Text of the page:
Casio Cdp-100 Versus Yamaha Np-30 – Digital Piano Comparison

There are many people who would like to play the piano in there own home. However, traditional acoustic pianos offer many drawbacks. They are big, heavy, expensive and they go out of tune. Instead of an acoustic piano, an obvious alternative would be to get a digital piano. They offer none of these drawbacks plus they have additional features like more than one piano tone and headphone sockets for silent practice.

If you are a beginner then there are two obvious candidates from which to choose. They are the Casio CDP-100 and the Yamaha NP-30. In this article I set out to explain their differences and their pros and cons enabling you to make a better informed decision should you wish to buy one.

A standard modern piano keyboard has 88 keys (i.e. 7 octaves). The CDP-100 has 88 weighted keys with scaled hammer action whereas the NP-30 only has 76 keys with graded soft touch (lower keys are heavy; higher keys are light). The general consensus of opinion amongst players is that the Casio provides the most realistic action and comes closest to the actual feel of playing a real piano.

The CDP-100 has 5 different piano tones onboard whereas the NP-30 has 10. Both are capable of producing a realistic grand piano sound from one of these tones. Additionally the CDP-100 has 5 demo songs whereas the NP-30 has 10. These songs are ideal for playing along to in order to gain practice. The CDP-100 has a 2x 8W speaker system whereas the NP-30 has 2x 6W. Despite this the NP-30 is regarded as producing the slightly better quality sound from its speakers.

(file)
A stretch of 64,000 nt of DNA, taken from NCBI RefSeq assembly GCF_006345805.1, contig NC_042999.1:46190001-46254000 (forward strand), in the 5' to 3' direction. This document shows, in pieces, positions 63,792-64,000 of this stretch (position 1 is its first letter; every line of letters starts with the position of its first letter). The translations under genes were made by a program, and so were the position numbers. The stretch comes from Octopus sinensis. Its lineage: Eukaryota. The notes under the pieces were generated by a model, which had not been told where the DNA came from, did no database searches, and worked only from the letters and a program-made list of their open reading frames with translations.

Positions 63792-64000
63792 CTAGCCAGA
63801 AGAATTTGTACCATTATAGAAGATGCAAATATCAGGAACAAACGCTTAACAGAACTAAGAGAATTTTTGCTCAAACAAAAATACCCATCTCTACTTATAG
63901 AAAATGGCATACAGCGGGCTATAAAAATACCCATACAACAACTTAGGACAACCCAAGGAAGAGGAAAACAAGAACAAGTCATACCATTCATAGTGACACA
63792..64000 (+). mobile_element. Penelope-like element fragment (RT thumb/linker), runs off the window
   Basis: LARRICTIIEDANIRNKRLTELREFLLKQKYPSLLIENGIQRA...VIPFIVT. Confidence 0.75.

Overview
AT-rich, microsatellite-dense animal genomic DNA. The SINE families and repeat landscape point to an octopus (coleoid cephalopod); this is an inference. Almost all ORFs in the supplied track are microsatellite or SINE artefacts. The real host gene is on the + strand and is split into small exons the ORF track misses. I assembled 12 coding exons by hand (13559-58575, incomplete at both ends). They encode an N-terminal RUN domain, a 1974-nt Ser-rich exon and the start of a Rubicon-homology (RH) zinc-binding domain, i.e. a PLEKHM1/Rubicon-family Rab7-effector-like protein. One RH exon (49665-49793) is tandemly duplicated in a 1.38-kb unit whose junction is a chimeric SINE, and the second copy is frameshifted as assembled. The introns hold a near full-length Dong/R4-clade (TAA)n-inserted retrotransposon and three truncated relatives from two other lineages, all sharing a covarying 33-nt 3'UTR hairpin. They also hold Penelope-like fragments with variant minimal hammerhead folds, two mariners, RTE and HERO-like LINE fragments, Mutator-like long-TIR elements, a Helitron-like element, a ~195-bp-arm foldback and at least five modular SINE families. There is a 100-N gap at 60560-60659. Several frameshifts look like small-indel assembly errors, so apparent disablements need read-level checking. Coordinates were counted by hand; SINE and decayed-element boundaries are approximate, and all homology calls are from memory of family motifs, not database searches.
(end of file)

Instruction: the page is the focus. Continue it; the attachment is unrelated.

Portability and Construction
Both these instruments are extremely portable due to their lightweight although the CDP-100 is physically slightly larger due to its bigger keyboard. Aesthetically they both look very attractive. The CDP-100 is finished in black/grey whereas the NP-30 is available in either black or silver finish. Additionally the CDP-100 is available with a matching stand which may make it look more attractive in your home.

Whichever of these keyboards you choose to buy the one thing you will get is fantastic value for money. However, the one you do choose will be the one which suits your own requirements best. In favour of the CDP-100 is the 88 note keyboard with its superior realism and feel. On the other hand, the NP-30 offers more onboard piano tones and songs, and the quality of sound output is better.

The CDP-100 is significantly more expensive than the NP-30 by a factor of approximately 50%. However, the NP-30 does not actually claim to be a digital piano (Yamaha refer to it as digital keyboard in its marketing material, probably due to the less capable keyboard). If you really are after an acoustic piano replacement then the CDP-100 might be a better choice.